More school-based counsellors and early warning intervention programmes may help identify bullies and their victims, the National Teachers’ Organisation of South Africa (Naptosa) has said in light of Lufuno Mavhunga being laid to rest at the weekend.
Family and friends gathered in Thohoyandou on Saturday for the 15-year old’s burial after she took her own life following a bullying incident.
Naptosa executive director Basil Manuel said there was a shortage of counsellors at schools which impacted on victim support structures. Some schools in the country had one counsellor for every 300 children, he said.
“Early warning intervention systems are also needed in order to provide support before it is too late.
“Social media management must also be part of the debate,” Manuel said.
Mavhunga was a Mbilwi Secondary School pupil who was attacked by another 15-year-old who has since been arrested and charged with assault.
A video of the incident was shared widely on social media, and she committed suicide soon after.
South African Democratic Teachers Union (Sadtu) provincial chairperson Jonovan Rustin said pupils who are bullying others needed behaviour modification programmes and therapy.
“We don’t want to put additional pressure on the schools, but they have a strategic role in talking about bullying so that we can stem this tide.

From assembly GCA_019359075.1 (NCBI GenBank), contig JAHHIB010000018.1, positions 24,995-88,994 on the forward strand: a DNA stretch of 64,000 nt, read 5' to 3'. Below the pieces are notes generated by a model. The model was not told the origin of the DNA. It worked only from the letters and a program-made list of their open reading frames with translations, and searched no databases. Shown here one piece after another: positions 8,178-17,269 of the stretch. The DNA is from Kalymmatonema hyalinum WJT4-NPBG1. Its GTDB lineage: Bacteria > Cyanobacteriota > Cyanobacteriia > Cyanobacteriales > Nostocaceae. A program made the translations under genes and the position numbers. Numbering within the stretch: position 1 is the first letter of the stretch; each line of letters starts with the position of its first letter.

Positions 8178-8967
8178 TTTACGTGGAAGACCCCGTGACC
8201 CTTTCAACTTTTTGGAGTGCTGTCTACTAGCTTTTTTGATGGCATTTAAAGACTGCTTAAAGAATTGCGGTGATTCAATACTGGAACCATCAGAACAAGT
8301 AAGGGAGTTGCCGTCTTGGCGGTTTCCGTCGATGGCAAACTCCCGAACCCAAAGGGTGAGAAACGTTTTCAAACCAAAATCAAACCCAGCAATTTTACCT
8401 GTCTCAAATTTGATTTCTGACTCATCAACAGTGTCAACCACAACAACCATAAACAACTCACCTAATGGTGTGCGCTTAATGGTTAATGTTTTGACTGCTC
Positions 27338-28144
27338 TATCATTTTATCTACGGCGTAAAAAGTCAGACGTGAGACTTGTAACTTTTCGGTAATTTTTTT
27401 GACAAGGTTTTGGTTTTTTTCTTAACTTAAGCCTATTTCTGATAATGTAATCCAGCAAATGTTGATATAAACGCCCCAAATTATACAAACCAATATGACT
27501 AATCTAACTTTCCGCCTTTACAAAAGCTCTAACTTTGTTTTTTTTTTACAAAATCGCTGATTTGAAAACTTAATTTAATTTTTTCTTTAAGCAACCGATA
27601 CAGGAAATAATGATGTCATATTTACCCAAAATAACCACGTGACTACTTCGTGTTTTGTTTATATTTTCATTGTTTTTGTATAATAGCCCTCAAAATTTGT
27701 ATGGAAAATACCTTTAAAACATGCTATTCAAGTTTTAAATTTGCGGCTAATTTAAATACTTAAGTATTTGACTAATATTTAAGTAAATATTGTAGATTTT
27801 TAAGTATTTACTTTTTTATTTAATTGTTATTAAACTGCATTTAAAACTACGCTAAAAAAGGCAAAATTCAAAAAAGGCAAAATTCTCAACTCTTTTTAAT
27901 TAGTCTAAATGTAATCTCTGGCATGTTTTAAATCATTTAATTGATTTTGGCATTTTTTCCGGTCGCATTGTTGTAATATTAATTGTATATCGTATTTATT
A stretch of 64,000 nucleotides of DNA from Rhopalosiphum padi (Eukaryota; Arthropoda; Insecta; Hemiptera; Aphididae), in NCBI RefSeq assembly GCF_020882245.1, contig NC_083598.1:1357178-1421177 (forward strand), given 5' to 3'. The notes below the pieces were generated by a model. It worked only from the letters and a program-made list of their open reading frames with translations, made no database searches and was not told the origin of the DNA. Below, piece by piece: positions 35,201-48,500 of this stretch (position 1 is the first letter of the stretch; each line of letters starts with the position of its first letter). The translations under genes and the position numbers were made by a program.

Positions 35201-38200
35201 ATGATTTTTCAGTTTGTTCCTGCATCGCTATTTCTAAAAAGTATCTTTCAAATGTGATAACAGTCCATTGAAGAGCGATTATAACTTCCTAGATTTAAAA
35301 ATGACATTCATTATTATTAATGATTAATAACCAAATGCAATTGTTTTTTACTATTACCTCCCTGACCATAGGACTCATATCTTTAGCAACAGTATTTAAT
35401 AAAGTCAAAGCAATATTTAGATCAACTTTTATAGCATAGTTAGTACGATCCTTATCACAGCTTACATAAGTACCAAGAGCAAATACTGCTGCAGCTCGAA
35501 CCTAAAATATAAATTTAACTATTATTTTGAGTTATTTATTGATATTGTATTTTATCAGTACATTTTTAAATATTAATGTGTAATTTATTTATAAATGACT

“We express our deepest sympathy to the learner who had passed away in Limpopo,” he said.
Western Cape Education Department spokesperson Bronagh Hammond said the Safe Schools Call Centre offers counselling support and advice to pupils and parents – as well as a mechanism for reporting bullying for further investigation.
Parents and pupils should first report such abuse to their teachers/ school management.
“It is important that the school management is aware of the allegations so that they can address it as soon as possible.
“Schools must address bullying, including cyber-bullying, in their school code of conduct.
“Disciplinary measures against learners who distribute, film or participate in events that put the school into disrepute or constitute abuse, assault or bullying – should be addressed,” she said.
To contact the Safe Schools Call Centre, the toll-free number is 0800 45 46 47. The toll-free line operates from Mondays to Fridays between 8 am and 7:30 pm.
Weekend calls are recorded and responded to on Monday mornings.
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